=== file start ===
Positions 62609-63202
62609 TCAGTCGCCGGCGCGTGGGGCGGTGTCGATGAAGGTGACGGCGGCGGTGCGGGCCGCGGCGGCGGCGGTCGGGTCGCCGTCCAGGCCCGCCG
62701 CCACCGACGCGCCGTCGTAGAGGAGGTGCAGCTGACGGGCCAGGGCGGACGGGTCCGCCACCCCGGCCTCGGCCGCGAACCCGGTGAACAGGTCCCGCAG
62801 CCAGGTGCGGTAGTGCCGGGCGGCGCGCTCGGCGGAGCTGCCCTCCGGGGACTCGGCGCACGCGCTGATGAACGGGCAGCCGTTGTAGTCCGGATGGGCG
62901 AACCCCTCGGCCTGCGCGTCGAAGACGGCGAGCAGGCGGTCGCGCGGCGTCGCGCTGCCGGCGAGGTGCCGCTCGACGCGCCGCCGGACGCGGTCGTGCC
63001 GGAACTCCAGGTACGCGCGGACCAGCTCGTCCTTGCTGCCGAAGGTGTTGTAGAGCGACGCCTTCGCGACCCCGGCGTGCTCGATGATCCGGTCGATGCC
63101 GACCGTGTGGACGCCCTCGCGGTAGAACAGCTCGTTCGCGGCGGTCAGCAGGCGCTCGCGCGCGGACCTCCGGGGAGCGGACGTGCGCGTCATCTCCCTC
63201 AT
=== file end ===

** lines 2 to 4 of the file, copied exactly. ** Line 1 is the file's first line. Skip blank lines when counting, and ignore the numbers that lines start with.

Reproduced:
62609 TCAGTCGCCGGCGCGTGGGGCGGTGTCGATGAAGGTGACGGCGGCGGTGCGGGCCGCGGCGGCGGCGGTCGGGTCGCCGTCCAGGCCCGCCG
62701 CCACCGACGCGCCGTCGTAGAGGAGGTGCAGCTGACGGGCCAGGGCGGACGGGTCCGCCACCCCGGCCTCGGCCGCGAACCCGGTGAACAGGTCCCGCAG
62801 CCAGGTGCGGTAGTGCCGGGCGGCGCGCTCGGCGGAGCTGCCCTCCGGGGACTCGGCGCACGCGCTGATGAACGGGCAGCCGTTGTAGTCCGGATGGGCG